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India’s anti-corruption movement launches new party

Media savvy anti-corruption activist Arvind Kejriwal, who rocked the Indian political and business establishment over the past few weeks with dramatic accusations of corruption, has formally launched a political party.  

Calling the group the “Aam Admi Party,” which translates from Hindi roughly as the “Common Man” Party but can also be translated literally as “Mango People” Party, is a double tweak at the ruling Congress Party.

Kejriwal is a former tax officer and a former advisor in last year’s groundswell against graft in India. His  aggressive and specific attacks on well-known business and political figures have used leaked documents and caused some to describe Kejriwal as India’s Julian Assange. He has recently announced his intentions to form a political party to contest elections anticipated in 2014. He has not disclosed any specific policies for his party. However, he has gained attention for a campaign of disclosures against established political parties and major business houses.

Kejriwal has attacked Sonia Gandhi’s son-in-law for allegedly shady land deals. To demonstrate how widespread the rot of corruption is and his own even-handedness, Kejriwal has also accused a leader of a major opposition party of irregular business dealings, including naming his chauffeur as the director of one of his front companies. Kejriwal has also gone after major business houses such as the industrial giant Reliance Industries and the airline Jet Airways, accusing them of using HSBC to keep unaccounted cash abroad. The targets of these accusation have denied the charges and no formal investigations or charges have been leveled. Still, the weekly announcements have made for dramatic theater and Kejriwal has clearly rattled the political and business classes.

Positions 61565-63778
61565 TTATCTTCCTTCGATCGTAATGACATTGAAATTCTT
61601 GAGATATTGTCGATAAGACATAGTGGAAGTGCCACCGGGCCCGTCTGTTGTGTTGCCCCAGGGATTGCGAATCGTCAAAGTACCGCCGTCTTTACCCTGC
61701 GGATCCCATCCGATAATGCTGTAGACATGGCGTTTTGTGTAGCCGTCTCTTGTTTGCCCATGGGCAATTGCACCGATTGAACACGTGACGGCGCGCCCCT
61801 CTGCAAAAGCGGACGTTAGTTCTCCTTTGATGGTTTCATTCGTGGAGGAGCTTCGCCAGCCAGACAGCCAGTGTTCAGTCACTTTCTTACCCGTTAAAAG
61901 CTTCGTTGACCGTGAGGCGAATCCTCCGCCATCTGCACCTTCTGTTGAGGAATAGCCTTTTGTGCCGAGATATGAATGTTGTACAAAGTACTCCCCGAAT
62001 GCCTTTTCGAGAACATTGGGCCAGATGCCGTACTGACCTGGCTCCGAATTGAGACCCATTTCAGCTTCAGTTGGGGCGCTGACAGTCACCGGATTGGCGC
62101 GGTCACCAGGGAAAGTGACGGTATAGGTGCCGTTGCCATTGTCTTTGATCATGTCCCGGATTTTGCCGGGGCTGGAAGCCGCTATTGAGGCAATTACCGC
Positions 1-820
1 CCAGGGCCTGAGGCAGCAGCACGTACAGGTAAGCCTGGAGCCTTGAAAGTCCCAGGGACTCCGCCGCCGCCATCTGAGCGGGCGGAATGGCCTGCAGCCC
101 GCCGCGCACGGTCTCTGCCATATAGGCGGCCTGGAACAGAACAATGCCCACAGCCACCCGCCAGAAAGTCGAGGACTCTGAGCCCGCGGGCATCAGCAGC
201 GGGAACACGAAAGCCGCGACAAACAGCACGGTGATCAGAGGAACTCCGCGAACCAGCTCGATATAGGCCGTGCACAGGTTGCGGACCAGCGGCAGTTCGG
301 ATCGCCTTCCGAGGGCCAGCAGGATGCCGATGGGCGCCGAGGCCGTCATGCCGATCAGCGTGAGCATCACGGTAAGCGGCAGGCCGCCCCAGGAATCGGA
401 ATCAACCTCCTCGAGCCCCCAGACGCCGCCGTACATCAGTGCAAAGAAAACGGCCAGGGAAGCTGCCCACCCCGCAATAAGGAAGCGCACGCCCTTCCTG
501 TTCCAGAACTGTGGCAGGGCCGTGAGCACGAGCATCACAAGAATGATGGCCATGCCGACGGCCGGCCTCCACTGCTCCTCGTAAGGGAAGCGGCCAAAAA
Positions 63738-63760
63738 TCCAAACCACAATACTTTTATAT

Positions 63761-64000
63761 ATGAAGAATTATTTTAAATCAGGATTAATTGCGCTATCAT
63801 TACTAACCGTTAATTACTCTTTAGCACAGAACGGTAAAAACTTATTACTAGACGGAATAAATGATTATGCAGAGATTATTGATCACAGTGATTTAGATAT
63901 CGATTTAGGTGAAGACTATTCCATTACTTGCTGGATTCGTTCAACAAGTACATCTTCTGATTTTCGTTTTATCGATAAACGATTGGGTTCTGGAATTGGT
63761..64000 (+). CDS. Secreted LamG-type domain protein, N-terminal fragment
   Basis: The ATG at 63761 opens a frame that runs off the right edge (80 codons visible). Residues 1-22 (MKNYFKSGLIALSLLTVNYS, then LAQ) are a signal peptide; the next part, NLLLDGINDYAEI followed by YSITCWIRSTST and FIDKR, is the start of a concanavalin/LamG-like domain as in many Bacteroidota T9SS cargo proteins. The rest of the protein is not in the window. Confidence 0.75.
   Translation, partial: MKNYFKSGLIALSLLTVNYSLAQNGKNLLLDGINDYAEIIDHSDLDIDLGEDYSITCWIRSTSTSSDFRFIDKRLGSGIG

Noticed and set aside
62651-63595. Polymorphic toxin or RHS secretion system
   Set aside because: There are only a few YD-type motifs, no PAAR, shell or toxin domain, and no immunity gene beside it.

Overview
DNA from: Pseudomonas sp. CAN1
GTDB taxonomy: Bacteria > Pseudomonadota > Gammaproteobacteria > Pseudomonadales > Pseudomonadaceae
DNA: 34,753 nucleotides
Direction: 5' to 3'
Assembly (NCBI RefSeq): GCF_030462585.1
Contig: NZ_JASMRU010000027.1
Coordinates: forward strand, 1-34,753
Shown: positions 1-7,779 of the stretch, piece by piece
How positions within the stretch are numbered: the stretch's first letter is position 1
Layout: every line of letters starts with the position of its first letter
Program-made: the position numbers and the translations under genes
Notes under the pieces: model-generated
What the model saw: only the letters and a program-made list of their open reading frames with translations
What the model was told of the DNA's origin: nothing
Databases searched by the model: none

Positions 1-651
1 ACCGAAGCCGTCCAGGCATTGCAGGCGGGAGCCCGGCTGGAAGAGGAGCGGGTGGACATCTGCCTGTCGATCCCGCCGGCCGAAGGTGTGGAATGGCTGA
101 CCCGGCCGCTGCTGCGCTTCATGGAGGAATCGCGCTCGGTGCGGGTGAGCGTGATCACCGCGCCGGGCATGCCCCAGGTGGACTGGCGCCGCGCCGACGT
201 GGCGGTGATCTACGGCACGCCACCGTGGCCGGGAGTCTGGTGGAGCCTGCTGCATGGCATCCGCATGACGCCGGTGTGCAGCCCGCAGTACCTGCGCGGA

Kejriwal was one of the most uncompromising members of the “Team Anna” group of advisors who helped promote elderly social activist Anna Hazare, leader of an anti-graft movement that riveted India last year. Hazare’s group, India Against Corruption, has splintered and interest in the group has diminished. Although Hazare is trying to re-invigorate his campaign, he has stated he will not form a political party to implement his ideas.

In contrast, Kejriwal has declared his intentions to change the system from within. We’ll see over time whether being “against corruption” is enough of a basis to launch a political party once the sensational revelations give way to the realities of retail politics. 


Russell A. Stamets is a contributing editor of the FCPA Blog.

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